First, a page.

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  • Other patients -- for example, those who have had a recent lead extraction, let's say for lead sepsis or other indications, and who for a month or two may not be able to get an ICD placed back in -- those patients are at very high risk. Patients post surgery with poor left ventricular function have to wait 3 months according to guidelines before an ICD is put in. Patients with a new diagnosis of idiopathic dilated cardiomyopathy or class IV heart failure who don't have CRT therapy. There are a lot of other indications for ICDs that aren't currently supported by the guidelines that we might consider for this.

    Dr. Rao: We probably should be using it more at our center. You brought up the patients who are probably really good candidates, but there's also a group of patients we probably should be studying more, patients who undergo high-risk PCI for ischemic cardiomyopathy and poor left ventricular function who have not had a recent MI using the vest as a bridge to ICD placement. In the era of everyone looking over our shoulder and papers coming out saying that certain things that we're doing are inappropriate, to have an option like this is very valuable.

    Dr. Kadish: Almost all of the "inappropriate" ICD implantations were a timing issue. The largest group was not post-PCI patients, although it was a significant group, it was patients with recently diagnosed cardiomyopathy. Unlike the post-MI patients where at least we have 1 or 2 randomized studies that show that the ICD is not helpful in patients with recently diagnosed cardiomyopathy, either ischemic or nonischemic, in this case there are no data. The guidelines don't say you should put an ICD in because there are no data from randomized trials that are helpful.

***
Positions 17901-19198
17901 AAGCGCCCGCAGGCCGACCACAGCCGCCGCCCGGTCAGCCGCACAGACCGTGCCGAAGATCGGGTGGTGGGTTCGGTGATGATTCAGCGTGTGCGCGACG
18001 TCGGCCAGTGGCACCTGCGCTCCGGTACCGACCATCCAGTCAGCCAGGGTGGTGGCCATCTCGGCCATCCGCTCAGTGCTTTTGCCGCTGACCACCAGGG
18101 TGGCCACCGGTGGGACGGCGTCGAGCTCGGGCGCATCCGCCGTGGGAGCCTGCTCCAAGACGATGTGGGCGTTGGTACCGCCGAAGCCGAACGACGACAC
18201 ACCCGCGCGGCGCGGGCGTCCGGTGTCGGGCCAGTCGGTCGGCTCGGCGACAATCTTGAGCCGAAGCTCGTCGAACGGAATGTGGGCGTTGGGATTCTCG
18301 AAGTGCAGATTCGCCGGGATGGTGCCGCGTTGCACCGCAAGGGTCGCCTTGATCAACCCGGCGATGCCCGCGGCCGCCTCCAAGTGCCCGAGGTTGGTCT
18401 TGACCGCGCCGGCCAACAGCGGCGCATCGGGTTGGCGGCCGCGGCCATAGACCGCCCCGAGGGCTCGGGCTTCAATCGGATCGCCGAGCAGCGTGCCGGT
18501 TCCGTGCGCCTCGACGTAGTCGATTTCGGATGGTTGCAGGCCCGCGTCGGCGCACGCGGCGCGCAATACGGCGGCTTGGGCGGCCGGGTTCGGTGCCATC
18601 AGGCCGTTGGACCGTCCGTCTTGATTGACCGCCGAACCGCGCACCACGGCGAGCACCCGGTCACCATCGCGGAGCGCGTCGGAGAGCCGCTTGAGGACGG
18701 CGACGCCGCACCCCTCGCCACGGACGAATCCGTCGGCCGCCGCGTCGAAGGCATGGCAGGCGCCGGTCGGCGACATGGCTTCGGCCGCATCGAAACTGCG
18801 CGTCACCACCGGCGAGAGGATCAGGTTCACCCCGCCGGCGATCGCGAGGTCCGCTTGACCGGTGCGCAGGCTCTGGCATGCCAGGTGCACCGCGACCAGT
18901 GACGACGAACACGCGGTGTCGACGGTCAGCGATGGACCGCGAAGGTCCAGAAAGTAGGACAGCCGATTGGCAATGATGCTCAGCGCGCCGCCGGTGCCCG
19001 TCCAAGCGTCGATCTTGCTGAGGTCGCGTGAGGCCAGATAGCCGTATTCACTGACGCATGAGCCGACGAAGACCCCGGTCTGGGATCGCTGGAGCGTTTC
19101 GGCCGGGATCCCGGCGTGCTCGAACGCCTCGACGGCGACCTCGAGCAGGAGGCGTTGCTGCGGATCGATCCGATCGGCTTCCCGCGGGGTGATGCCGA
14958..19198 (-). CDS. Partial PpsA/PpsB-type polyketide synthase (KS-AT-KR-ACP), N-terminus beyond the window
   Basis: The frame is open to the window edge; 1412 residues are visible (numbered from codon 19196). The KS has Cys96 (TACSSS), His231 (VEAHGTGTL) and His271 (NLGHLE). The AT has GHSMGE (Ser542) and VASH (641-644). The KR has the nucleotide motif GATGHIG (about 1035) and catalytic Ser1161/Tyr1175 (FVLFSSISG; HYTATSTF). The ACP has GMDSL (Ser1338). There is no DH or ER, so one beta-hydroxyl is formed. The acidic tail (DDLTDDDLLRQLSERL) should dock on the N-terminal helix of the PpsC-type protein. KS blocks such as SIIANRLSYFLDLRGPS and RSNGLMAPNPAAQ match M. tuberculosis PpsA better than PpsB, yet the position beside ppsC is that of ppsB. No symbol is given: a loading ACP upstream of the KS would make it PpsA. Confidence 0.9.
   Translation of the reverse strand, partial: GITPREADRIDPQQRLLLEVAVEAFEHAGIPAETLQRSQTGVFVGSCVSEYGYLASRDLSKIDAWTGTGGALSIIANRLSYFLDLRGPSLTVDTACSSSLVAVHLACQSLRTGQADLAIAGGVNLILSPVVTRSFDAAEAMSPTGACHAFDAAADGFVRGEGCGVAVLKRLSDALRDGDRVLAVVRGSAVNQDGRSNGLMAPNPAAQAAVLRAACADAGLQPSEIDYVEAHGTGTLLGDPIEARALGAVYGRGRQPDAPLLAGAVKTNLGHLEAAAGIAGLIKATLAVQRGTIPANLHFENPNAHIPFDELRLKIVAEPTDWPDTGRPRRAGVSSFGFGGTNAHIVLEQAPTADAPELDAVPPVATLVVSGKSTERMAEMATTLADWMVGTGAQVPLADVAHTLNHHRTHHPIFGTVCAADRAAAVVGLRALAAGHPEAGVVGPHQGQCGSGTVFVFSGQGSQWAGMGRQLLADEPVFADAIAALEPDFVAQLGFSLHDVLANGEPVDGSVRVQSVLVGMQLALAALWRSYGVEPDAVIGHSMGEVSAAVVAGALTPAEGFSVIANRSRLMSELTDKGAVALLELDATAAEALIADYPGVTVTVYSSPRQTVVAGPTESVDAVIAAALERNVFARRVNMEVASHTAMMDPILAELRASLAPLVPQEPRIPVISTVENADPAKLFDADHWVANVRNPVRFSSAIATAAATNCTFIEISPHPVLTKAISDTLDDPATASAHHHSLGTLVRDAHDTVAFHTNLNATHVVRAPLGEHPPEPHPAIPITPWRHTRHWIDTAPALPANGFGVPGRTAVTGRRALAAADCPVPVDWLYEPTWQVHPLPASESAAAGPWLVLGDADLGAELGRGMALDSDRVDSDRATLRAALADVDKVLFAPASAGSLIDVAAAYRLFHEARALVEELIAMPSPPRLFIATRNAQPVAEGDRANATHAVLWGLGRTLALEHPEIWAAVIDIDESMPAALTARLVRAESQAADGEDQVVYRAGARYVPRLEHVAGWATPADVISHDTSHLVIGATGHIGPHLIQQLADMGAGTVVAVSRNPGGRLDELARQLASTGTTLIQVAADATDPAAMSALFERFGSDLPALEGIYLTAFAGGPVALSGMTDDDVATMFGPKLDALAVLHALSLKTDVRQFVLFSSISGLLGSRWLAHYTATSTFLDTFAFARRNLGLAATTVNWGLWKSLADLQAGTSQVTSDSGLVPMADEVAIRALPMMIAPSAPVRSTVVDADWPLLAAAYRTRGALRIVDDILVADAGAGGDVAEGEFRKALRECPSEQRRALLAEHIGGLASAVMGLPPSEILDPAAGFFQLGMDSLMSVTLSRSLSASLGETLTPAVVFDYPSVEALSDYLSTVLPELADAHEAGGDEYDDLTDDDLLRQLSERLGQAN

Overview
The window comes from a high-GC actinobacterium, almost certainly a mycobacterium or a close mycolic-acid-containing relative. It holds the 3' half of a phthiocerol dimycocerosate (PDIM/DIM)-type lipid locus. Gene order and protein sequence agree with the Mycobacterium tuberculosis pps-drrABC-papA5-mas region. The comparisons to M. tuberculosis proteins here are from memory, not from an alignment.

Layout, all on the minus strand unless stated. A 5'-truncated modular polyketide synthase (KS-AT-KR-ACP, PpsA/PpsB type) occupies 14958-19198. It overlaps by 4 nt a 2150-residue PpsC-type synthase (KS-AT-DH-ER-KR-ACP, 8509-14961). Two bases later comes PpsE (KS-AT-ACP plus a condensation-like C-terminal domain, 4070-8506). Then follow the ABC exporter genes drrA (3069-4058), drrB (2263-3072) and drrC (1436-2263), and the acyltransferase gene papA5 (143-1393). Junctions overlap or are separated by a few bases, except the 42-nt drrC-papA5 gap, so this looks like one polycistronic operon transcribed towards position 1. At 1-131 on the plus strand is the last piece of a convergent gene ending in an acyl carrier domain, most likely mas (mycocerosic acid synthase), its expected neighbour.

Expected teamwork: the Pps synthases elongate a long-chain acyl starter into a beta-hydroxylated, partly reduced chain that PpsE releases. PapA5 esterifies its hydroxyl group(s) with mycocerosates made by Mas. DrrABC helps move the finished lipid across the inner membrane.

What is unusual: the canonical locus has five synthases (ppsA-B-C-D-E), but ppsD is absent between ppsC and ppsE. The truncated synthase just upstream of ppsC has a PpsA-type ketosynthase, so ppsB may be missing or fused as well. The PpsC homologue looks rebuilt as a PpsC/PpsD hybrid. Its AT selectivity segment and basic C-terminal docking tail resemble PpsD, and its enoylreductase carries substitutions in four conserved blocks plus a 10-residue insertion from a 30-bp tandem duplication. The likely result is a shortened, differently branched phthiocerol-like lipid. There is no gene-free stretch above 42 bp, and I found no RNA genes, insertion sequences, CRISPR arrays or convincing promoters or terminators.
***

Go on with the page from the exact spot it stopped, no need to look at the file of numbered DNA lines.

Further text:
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  • We published a retrospective analysis of a trial in nonischemic cardiomyopathy that showed that ICDs are helpful within the first 90 days because there was a very high incidence of SCD in patients with recently diagnosed cardiomyopathy.

    Dr. Stone: Some of those patients might reverse if it was myocarditis or if it was caused by acute alcohol or cocaine use. So there's a reason to wait, especially given the cost and occasional complications of an ICD.

    Dr. Kadish: Exactly, and that's why I said it was a timing issue. The WCD is a good choice for patients you're worried about in any of those timing categories where the indications don't yet support the use of an ICD. I don't want to overemphasize inappropriate ICD implantation in patients where it hasn't been shown to be helpful. There still ought to be a role for clinical judgment, and if you have a bridging option it really helps you exercise that clinical judgment in the best possible way.

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  • Dr. Stone: The term "inappropriate" has been overused. The report from Al-Katib in the NCDR reviewed over 100,000 ICD implantations. The lowest rate was down at around 6% of "inappropriate use." The average rate was up at around 20%. It was less likely for inappropriate use to be performed by electrophysiologists compared with nonelectrophysiologists, but even electrophysiologists had a "20% or 21% inappropriate rate." Physicians need to be able to practice the art of medicine. They're using their best judgment in high-risk patients. There may certainly be mitigating factors.